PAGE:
Anyone who has spent much time along the Rhode Island coast is familiar with one of the most ancient creatures on Earth, the horseshoe crab. More closely related to spiders and scorpions than to crabs, they evolved more than 300 million years ago, long before the dinosaurs, and they have remained mostly unchanged ever since. With 10 eyes, blue blood, and six pairs of appendages, they can look somewhat frightening. Just don’t believe claims that their tail – called a telson – is poisonous or can sting. Not true.
What is true about these remarkable creatures is that horseshoe crabs are far less common at their spawning grounds than they used to be. The days of seeing hundreds or thousands of horseshoe crabs scurrying about in local coves are mostly over. And their decline has implications for a whole host of other marine life. Some sea turtles, for instance, feed on horseshoe crabs, and many shorebirds, including the very rare red knot, consume horseshoe crab eggs to fuel their migration northward. Humans, too, depend on these surprising animals, because their unusual copper-based blood has properties that are used by the biomedical industry to ensure that our medical devices, vaccines and intravenous solutions are free of harmful bacteria.
The cause of their decline is somewhat uncertain, though large numbers are harvested for use as bait in the eel and conch fisheries. They also get stranded on beaches and accidentally flipped upside down by waves, which gives gulls and other predators easy access to their sensitive parts. And some die during the process of draining a portion of their blood for biomedical testing.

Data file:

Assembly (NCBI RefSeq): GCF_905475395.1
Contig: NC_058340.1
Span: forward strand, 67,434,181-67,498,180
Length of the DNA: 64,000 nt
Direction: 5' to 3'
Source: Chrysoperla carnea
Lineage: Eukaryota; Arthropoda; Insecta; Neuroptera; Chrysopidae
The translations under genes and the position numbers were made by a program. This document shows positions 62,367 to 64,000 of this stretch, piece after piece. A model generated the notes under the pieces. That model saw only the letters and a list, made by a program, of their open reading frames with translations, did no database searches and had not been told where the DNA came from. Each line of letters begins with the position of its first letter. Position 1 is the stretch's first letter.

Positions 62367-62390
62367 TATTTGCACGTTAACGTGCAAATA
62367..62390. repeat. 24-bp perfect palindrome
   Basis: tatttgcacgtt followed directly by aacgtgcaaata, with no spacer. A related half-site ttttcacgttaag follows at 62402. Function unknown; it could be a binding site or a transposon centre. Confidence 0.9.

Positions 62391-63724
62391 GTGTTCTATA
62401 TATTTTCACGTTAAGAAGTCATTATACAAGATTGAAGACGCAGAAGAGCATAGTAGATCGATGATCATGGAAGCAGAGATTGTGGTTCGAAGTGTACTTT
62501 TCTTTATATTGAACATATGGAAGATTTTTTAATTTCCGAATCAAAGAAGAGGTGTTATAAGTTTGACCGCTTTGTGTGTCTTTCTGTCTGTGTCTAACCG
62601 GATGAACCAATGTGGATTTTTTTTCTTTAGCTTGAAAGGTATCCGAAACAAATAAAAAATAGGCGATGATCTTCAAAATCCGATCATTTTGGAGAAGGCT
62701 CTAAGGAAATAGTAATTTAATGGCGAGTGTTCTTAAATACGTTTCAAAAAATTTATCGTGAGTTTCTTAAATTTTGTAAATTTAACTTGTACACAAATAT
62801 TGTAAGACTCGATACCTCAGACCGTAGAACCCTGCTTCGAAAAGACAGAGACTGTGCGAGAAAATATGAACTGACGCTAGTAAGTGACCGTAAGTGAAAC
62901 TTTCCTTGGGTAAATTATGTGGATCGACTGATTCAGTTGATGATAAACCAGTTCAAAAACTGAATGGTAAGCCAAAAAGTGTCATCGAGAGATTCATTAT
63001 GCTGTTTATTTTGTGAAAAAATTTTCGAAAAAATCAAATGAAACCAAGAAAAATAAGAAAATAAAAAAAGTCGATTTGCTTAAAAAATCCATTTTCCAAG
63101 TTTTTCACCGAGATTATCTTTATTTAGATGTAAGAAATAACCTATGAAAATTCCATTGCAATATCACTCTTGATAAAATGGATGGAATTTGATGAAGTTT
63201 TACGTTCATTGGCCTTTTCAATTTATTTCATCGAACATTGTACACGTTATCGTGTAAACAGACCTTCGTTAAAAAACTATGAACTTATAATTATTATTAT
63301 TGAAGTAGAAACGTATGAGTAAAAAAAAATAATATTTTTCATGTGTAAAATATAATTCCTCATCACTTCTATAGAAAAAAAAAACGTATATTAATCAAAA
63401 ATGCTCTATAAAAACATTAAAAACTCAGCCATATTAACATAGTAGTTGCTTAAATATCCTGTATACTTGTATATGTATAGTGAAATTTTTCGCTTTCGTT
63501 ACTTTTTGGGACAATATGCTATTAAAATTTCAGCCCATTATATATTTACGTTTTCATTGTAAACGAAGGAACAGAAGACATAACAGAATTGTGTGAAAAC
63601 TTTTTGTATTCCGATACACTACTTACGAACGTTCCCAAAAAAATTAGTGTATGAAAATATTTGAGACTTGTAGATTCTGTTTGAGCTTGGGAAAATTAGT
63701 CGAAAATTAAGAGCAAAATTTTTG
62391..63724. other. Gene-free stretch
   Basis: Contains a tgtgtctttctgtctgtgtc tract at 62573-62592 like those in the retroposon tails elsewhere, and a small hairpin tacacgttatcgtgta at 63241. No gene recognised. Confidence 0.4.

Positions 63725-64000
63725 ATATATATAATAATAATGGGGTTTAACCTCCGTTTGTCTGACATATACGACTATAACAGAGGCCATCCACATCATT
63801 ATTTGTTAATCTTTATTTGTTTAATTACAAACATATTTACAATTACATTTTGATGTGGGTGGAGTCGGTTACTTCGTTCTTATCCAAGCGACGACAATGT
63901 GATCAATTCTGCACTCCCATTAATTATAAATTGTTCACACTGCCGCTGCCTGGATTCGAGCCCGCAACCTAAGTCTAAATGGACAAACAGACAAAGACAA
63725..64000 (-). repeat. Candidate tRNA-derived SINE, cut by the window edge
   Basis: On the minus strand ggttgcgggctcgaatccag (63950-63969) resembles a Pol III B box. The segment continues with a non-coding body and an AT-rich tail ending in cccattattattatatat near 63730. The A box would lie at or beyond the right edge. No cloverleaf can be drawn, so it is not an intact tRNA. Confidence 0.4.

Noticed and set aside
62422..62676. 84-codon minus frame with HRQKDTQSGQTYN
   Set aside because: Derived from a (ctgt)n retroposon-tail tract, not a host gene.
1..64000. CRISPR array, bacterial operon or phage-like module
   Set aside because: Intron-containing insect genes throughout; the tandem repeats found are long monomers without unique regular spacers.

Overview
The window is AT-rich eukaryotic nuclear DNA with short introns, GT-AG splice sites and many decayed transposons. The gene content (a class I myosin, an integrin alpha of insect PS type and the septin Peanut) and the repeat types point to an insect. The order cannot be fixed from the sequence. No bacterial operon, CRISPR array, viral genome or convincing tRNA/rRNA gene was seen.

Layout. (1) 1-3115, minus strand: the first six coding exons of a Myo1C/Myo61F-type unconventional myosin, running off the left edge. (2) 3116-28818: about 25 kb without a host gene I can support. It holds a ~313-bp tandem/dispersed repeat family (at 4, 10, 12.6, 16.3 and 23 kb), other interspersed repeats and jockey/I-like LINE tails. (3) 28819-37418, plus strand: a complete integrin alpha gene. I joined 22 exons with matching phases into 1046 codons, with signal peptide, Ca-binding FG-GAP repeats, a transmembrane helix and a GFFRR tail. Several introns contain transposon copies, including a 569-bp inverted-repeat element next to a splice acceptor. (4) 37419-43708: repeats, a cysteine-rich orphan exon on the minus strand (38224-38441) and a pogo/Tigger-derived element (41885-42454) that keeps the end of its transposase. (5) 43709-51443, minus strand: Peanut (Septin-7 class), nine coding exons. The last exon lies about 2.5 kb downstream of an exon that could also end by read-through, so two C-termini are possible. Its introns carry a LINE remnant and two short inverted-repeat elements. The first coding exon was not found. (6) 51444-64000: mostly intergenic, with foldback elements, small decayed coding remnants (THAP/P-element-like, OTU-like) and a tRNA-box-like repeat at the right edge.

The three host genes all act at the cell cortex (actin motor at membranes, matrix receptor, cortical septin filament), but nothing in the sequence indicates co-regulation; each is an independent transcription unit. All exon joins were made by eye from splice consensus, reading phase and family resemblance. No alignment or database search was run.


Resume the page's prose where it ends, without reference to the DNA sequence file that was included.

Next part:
In Rhode Island, assessments of horseshoe crab populations by state and federal agencies have found them at “low levels of abundance” ever since a management plan was put in place in 1999. Scott Olszewski, a marine fisheries biologist at the Rhode Island Department of Environmental Management, who conducts spawning surveys at several area beaches, said that despite efforts to manage the population, their numbers have not rebounded. About 30 to 40 fishermen obtain permits each year to harvest horseshoe crabs in the state, and they are allowed to take up to 14,500 for use as bait and another 34,000 for the biomedical industry (though those in the latter category are released back where they were captured after some of their blood has been collected).
“When horseshoe crabs decide it’s time to spawn, they come up on the beach in massive numbers, which makes harvesting them pretty easy,” said Olszewski. That’s why the fishing season often closes just a few days or weeks after spawning begins.
Other scientists are now paying close attention to horseshoe crabs as well. Researchers at Sacred Heart University are overseeing teams of volunteers who are monitoring them at multiple locations in Long Island Sound, including at Napatree Point in Westerly. And others are doing the same on Cape Cod and in the Mid-Atlantic States.
At Napatree, volunteers led by the Watch Hill Conservancy go out at high tide on full moon nights from May through July to count and tag the animals. It’s an enjoyable few hours working by moonlight to the sound of the lapping waves, and it helps provide insight into the natural history of an ecological oddity that will likely outlive us all.
To learn more about becoming a horseshoe crab volunteer at Napatree, contact the Watch Hill Conservancy at email@example.com. And if you see large numbers of spawning horseshoe crabs at other coastal locations, report them to Olszewski at firstname.lastname@example.org.
This article first appeared in The Independent on May 19, 2016.